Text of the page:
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Author Topic:   My penguin is hassling me !!!!
John
Inactive Member


Message 1 of 17 (21000)
10-29-2002 9:34 AM


Anyone here know Linux? Or any *nix?

I have a gcc problem that is driving me nuts.

Lately, everything I have tried to make has errored out with "undefined reference to '__ctype_$one-of-several-things-here'"

Help me help me help me

------------------
www.hells-handmaiden.com


Replies to this message:
 Message 2 by Mister Pamboli, posted 10-29-2002 9:41 AM John has responded

  
Mister Pamboli
Member (Idle past 6203 days)
Posts: 634
From: Washington, USA
Joined: 12-10-2001


Message 2 of 17 (21001)
10-29-2002 9:41 AM
Reply to: Message 1 by John
10-29-2002 9:34 AM


Sounds like you have a class library missing. If there are specific programs that raise this error try to reinstall them. If it occurs no matter what the program, and you run from a desktop shell, try reisntalling that, and if it is occurs even outwith the desktop, try reinstalling the core.

This message is a reply to:
 Message 1 by John, posted 10-29-2002 9:34 AM John has responded

Replies to this message:
 Message 3 by John, posted 10-29-2002 10:31 AM Mister Pamboli has responded

  
John
Inactive Member


Message 3 of 17 (21013)
10-29-2002 10:31 AM
Reply to: Message 2 by Mister Pamboli
10-29-2002 9:41 AM


quote:
Originally posted by Mister Pamboli:
Sounds like you have a class library missing.

Any idea which one? Someone told me that I was missing the g++ headers, but find finds them.

quote:
If there are specific programs that raise this error try to reinstall them.

I'd say 90% of what I try to make fails.

quote:
If it occurs no matter what the program, and you run from a desktop shell, try reisntalling that, and if it is occurs even outwith the desktop, try reinstalling the core.

I usually run FVWM2 and do most of my work in xterm. But I have the same problem if I kill xwindows. I just tried it.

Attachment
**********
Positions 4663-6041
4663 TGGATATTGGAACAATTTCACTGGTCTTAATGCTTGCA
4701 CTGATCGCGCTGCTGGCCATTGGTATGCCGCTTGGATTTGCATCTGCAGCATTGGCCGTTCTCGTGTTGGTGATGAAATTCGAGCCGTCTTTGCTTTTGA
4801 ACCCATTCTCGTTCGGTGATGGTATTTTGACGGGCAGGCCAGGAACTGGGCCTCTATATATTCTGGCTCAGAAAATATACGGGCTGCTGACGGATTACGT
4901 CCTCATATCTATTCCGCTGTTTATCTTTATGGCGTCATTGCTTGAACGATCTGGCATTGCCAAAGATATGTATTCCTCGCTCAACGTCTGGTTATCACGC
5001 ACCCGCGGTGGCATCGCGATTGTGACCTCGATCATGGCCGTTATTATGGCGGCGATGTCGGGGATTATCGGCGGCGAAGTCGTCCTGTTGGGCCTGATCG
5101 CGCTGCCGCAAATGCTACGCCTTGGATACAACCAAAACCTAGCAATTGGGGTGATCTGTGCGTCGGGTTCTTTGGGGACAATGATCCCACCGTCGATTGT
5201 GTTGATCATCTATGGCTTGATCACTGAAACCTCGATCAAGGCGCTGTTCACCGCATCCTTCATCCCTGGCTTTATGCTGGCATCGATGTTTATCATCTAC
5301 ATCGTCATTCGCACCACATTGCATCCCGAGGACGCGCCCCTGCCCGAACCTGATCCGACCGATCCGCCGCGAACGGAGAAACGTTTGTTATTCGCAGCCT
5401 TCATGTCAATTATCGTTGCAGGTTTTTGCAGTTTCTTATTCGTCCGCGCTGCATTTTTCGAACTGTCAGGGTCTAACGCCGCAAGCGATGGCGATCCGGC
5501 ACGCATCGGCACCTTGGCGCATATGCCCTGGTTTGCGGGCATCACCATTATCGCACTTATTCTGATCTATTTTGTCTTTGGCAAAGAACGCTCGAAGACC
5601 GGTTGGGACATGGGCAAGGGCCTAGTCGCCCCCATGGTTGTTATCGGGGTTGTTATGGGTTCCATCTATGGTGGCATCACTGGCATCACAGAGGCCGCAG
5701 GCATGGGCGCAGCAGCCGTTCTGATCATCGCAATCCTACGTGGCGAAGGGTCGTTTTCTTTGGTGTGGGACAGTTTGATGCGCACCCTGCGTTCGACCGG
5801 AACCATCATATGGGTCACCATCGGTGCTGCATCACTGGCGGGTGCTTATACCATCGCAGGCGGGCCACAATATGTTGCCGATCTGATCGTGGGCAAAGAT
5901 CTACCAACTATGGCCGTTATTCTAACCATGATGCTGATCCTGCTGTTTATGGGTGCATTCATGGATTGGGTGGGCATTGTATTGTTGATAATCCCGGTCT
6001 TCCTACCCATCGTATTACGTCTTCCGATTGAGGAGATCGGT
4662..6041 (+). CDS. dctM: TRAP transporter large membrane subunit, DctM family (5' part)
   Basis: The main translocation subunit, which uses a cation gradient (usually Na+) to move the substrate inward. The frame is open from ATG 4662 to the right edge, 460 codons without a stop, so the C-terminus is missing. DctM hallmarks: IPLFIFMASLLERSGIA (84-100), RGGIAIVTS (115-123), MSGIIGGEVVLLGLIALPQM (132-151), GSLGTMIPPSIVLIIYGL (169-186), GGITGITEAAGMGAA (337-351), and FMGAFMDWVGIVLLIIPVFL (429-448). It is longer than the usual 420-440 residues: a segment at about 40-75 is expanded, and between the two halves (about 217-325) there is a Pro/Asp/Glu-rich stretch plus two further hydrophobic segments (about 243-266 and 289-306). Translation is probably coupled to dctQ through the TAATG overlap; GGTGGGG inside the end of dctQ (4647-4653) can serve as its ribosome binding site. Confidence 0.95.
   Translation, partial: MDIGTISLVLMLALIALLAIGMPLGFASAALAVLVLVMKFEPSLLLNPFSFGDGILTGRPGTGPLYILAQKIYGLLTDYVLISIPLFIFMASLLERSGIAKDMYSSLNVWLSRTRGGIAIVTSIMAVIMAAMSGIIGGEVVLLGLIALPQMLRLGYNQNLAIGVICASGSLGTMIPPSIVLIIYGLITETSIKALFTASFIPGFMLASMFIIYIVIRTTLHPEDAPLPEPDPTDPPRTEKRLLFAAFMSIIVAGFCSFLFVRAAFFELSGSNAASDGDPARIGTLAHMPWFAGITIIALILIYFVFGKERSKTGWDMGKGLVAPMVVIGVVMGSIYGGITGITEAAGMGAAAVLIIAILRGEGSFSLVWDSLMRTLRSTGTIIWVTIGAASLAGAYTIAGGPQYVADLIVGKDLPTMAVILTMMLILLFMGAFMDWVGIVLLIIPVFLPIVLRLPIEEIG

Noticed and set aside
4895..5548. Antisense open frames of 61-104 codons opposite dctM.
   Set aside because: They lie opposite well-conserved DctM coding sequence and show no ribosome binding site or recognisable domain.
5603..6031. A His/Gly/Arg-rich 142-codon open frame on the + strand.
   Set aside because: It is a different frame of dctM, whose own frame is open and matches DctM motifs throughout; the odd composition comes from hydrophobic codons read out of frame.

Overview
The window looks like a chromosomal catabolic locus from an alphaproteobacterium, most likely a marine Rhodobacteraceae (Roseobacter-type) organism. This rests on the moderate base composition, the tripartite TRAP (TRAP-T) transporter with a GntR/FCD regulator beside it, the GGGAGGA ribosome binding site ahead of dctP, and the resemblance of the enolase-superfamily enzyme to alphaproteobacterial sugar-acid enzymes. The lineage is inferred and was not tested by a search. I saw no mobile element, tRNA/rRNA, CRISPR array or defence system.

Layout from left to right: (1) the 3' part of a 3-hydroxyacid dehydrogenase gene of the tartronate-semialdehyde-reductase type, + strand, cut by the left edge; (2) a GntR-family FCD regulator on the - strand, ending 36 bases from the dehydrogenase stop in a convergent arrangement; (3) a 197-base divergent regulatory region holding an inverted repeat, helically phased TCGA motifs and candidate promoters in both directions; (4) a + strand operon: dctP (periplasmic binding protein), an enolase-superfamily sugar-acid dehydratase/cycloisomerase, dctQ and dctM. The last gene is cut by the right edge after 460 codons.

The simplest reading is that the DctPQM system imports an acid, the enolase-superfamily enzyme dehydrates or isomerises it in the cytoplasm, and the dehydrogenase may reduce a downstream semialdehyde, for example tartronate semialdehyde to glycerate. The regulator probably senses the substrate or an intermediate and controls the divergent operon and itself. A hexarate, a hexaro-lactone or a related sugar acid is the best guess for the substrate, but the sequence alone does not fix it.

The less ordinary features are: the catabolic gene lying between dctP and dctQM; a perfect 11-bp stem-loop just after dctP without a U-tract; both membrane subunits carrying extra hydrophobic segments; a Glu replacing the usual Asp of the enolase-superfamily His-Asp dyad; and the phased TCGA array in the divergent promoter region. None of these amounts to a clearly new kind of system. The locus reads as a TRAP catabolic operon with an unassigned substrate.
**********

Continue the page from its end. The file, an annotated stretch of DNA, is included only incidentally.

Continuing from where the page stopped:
The problem started a few days ago and since I have upgraded to Slackware 8.1. It didn't help. After reinstalling gcc a couple of times to no avail, I rm'd everything associated with it and reinstalled. Same problem. I'm not sure what to do.

Reinstall the core? You mean the linux kernal? Or gcc?

Thanks

------------------
www.hells-handmaiden.com


This message is a reply to:
 Message 2 by Mister Pamboli, posted 10-29-2002 9:41 AM Mister Pamboli has responded

Replies to this message:
 Message 4 by Mister Pamboli, posted 10-29-2002 8:01 PM John has not yet responded
 Message 5 by Percy, posted 10-29-2002 8:18 PM John has responded

  
Mister Pamboli
Member (Idle past 6203 days)
Posts: 634
From: Washington, USA
Joined: 12-10-2001


Message 4 of 17 (21051)
10-29-2002 8:01 PM
Reply to: Message 3 by John
10-29-2002 10:31 AM


Tried to get you some more info - but nobody admits to using Linux round here

From what I can work out, reinstalling gcc should be your first step. Only reinstall the Linux core if that does not work.

Sorry for the slow reply - I think my browser cache was playing tricks on me as I didn't see your reply until just now.


This message is a reply to:
 Message 3 by John, posted 10-29-2002 10:31 AM John has not yet responded

  
Percy
Member
Posts: 19855
From: New Hampshire
Joined: 12-23-2000
Member Rating: 4.0


Message 5 of 17 (21052)
10-29-2002 8:18 PM
Reply to: Message 3 by John
10-29-2002 10:31 AM


Can you post the text of precisely what you're seeing, including the original command line?

--Percy

[This message has been edited by Percipient, 10-29-2002]


This message is a reply to:
 Message 3 by John, posted 10-29-2002 10:31 AM John has responded

Replies to this message:
 Message 6 by Tranquility Base, posted 10-29-2002 9:15 PM Percy has not yet responded
 Message 9 by John, posted 10-29-2002 11:08 PM Percy has responded

  
Tranquility Base
Inactive Member


Message 6 of 17 (21053)
10-29-2002 9:15 PM
Reply to: Message 5 by Percy
10-29-2002 8:18 PM


As much as I consider myself a geek, Linux has caused me to appreciate Windows! I let my students fight with Linux and even they're beginning to convert to Windows.

Finally I get to be mainstream in something around here! Having said that, see my postscipt.